A 46-Year-Old Man Experiencing Chest Pressure, Dyspnea and Diaphoresis
A 46-year man is taken to the emergency department with complaints of chest pressure, dyspnea and diaphoresis that developed shortly after he arrived home. His blood pressure is low at 146/54 mm Hg even though he reports treatment for hypertension. His pulse was 88/min. Pertinent findings on the physical examination include corneal arcus and xanthelasmas. His heart sounds are dynamic and there is a crescendo-decrescendo early-peaking murmur grade 2/6 at the left sternal border. The carotid upstrokes and peripheral pulses are normal. He has central obesity and the liver span is normal. The ECG revealed a rightward axis and anterolateral wall ST segment depressions. He was admitted with an acute non-ST segment myocardial infarction (NSTEMI).
He states that his LDL cholesterol level was elevated but they were reduced by simvastatin 40 mg nightly, but his HDL cholesterol (HDL-C) levels have been persistently between 28 mg/dL to 32 mg/dL. His blood pressure is usually high normal and his glucose has been mildly elevated at 102 mg/dL. He was advised to lose weight and start exercising, but the workload at the hospital has been extensive and he tries to spend as much time with his two young children when he is home. He is aware that his cardiac risk is high as his father has had four myocardial infarction with the first event occurring at the age at 47 years. He reports that his father has a low HDL-C as well.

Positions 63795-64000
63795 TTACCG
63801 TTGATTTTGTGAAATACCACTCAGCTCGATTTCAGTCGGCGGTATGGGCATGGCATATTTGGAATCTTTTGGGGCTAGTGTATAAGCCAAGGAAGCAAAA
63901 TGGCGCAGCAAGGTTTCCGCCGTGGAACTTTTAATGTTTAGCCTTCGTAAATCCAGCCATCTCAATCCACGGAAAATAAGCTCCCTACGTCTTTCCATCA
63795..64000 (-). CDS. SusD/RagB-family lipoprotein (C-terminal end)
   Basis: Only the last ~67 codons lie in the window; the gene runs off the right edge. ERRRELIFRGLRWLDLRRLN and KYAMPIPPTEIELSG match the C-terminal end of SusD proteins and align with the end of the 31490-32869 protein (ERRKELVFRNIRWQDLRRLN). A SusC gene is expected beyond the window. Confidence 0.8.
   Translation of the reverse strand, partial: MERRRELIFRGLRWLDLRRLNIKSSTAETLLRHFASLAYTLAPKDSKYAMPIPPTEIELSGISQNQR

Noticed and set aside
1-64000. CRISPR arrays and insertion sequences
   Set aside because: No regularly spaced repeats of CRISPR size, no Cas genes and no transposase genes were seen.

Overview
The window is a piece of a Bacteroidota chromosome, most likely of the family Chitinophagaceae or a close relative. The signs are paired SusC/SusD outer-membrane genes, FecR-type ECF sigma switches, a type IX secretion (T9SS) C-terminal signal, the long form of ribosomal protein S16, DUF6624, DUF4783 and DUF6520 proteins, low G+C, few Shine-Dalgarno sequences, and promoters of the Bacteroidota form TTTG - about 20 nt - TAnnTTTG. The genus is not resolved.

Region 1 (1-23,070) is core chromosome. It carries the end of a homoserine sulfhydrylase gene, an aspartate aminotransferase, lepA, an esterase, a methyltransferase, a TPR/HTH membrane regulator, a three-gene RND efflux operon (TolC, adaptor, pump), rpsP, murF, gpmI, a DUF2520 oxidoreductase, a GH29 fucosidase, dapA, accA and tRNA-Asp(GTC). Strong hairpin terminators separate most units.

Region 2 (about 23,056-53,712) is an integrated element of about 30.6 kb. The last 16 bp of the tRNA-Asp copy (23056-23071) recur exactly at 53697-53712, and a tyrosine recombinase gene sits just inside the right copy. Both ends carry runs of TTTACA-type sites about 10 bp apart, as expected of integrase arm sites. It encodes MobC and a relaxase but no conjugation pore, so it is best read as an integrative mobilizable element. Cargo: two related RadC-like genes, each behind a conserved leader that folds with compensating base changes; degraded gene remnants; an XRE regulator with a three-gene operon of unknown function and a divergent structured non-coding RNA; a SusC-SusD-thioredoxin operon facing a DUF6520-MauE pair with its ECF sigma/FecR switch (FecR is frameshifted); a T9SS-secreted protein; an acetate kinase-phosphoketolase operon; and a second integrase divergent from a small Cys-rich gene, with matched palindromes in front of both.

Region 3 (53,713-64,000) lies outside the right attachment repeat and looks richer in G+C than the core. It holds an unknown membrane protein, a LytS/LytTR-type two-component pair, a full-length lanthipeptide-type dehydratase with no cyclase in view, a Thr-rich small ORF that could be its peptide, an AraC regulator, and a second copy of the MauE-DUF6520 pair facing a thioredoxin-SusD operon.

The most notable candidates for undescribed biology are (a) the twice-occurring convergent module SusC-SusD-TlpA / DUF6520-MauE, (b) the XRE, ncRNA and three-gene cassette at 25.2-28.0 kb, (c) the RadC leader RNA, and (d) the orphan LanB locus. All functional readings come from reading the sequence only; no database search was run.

He is hydrated, placed on aspirin, metoprololol succinate, nitrates for continued chest pain, and scheduled for a coronary arteriogram. He is found to have a proximal LAD stenosis of 85%, and receives a PCI. Later that night, the simvastatin was changed to atorvastatin 80 mg daily.
At six weeks post-discharge his lipid and lipoprotein values reveal:
- Total cholsterol: 152 mg/dL
- LDL-C: 92 mg/dL
- Triglycerides: 160 mg/dL
- ApoB: 126 mg/dL
- Total LDL-P: 1910 nmol/L (high risk)
- Small LDL-P: 1746 nmol/L (high risk)
- Total HDL-P: 22.6 μmol/L (high risk)
- HDL-C: 28 mg/dL
With the higher risk of recurrent MI and death in CHD patients with a low HDL-C, what is the next strategy for this patient?